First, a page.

Neo-soul hip hop artist Noname’s long-awaited debut mixtape, “Telefone,” is a personal narrative of life and death, youth and age and beginnings and ends set to a colorful Chicago backdrop.
After working with a number of notable Chi-town artists, including Chance the Rapper, Jesse Boykins III and Mick Jenkins, Noname assumes a distinctive and introspective voice amid the resurgence of neo-soul and gospel in American hip hop.
Likely due to her spoken word past, Noname’s storytelling is natural and vibrant, at times resembling rhythmic conversation more than outright rap. Her vocal inflections range from soothing murmurs to exciting tongue-twister-like flows.
Noname’s soundscape is embellished with light, dreamy synths and plucky xylophone melodies and bass lines. She also uses thoughtful jazz piano progressions.
Listening to “Telefone” feels like being wrapped in a soft blanket; warm neo-soul envelops listeners in comfort, but when Noname’s subject matter approaches darker topics, like police brutality and the high death rate of underprivileged Chicago youth, the listener is startled with a jolt.
This striking juxtaposition is obvious in the album art, which depicts a young Noname gripping a bouquet of flowers while an ominous skull sits directly on her head. Quite fitting, seeing as many of Noname’s happiest and most significant life moments are affected by elements of death and solemnity.
Noname transports us to her childhood with the warm, sunny “Diddy Bop,” a song that is infectious and joyful but nonetheless tinged with the realities of life in Chicago: “This sound like growing out my clothes / With stars in my pocket, dreaming ‘bout making my hood glow.”
In “Forever,” Noname yearns for a more perfect world, passionately imploring, “I’m trying to re-imagine abracadabra for poverty / Like poof I made it disappear / Proof I’m made of happiness.”
The first track of the album, “Yesterday,” finds Noname at her grandmother’s funeral, pondering her own mortality and imagining her grandmother taking flight like a sparrow on her way to the next life.
In the final track, “Shadow Man,” Noname confronts death head-on, vividly describing her future funeral, where Kanye West will read her eulogy, and detailing how she’ll soon see the King just like in a “Disney fable.”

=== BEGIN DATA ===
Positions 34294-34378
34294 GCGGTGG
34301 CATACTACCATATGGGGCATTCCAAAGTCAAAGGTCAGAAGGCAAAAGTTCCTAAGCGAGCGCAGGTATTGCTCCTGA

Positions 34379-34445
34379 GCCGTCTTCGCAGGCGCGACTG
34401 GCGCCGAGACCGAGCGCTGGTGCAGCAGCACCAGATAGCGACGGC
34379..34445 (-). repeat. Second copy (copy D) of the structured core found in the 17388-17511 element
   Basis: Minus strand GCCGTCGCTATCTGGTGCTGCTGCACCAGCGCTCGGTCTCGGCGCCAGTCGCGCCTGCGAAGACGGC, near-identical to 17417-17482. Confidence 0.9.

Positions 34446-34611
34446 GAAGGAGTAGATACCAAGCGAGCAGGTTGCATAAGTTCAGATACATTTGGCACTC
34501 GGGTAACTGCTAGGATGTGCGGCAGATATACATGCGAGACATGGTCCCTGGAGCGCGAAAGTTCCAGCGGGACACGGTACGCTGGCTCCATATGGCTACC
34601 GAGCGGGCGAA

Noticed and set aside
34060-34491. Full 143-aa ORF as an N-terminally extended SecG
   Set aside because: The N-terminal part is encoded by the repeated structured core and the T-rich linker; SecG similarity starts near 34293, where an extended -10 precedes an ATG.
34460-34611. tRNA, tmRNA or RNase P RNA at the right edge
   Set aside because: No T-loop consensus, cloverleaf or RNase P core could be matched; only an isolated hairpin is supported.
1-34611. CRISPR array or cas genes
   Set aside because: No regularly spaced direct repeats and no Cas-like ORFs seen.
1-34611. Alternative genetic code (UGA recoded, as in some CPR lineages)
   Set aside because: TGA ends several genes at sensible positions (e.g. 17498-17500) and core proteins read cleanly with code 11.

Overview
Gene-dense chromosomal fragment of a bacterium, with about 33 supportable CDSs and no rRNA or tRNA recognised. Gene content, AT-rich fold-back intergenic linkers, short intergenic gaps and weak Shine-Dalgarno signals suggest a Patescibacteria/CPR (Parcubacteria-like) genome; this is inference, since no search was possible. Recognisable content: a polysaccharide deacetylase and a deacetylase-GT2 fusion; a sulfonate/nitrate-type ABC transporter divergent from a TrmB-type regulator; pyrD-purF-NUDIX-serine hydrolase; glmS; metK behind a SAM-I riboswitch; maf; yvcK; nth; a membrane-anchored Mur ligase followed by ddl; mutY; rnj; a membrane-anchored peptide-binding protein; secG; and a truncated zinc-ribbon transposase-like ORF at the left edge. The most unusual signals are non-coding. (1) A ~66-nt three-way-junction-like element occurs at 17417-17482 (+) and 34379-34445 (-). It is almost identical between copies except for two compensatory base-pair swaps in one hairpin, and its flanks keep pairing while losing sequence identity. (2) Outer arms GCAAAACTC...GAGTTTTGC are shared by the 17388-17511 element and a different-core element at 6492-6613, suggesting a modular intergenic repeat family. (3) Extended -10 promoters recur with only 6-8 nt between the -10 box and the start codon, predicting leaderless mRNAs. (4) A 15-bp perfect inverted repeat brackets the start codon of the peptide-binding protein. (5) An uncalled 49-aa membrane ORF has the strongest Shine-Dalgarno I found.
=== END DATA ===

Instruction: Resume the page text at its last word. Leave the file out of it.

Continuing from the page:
Even in youth, death is a constant presence for Noname. This is clear in the track “Casket Pretty” where she describes how “ain’t no one safe in this happy city” because of the “badges and pistols [rejoicing]in the night.”
Perhaps the most poignant song on the album is “Bye Bye Baby,” a bittersweet lullaby to Noname’s unborn child.
The track features sentimental jazz synths, punctuated by a sample of a baby cooing. In it, Noname grapples with her decision to have an abortion, experiencing painful remorse but finally concluding that she deserves to be happy. She tenderly confesses that “some give presents before they’re even ready,” and asserts that God will welcome her child in a “play date up [in]heaven.”
“I like the idea of what it means to be on the phone with someone for the very first time and all its little intricate idiosyncrasies,” Noname said, according to a 2015 interview with Greenroom Magazine. “From the awkwardness to the laughter or various intimate conversations you can have over the phone, I want my project to be very conversational.”
Noname certainly achieved this goal with “Telefone,” baring her soul and effortlessly capturing her experience as an African-American woman in 10 unforgettable songs.
With “Telefone,” Noname solidifies her place in the American hip hop scene as an unafraid poet, a vivid storyteller and an especially creative artist to watch in the future.
“Telephone” is available on SoundCloud and YouTube.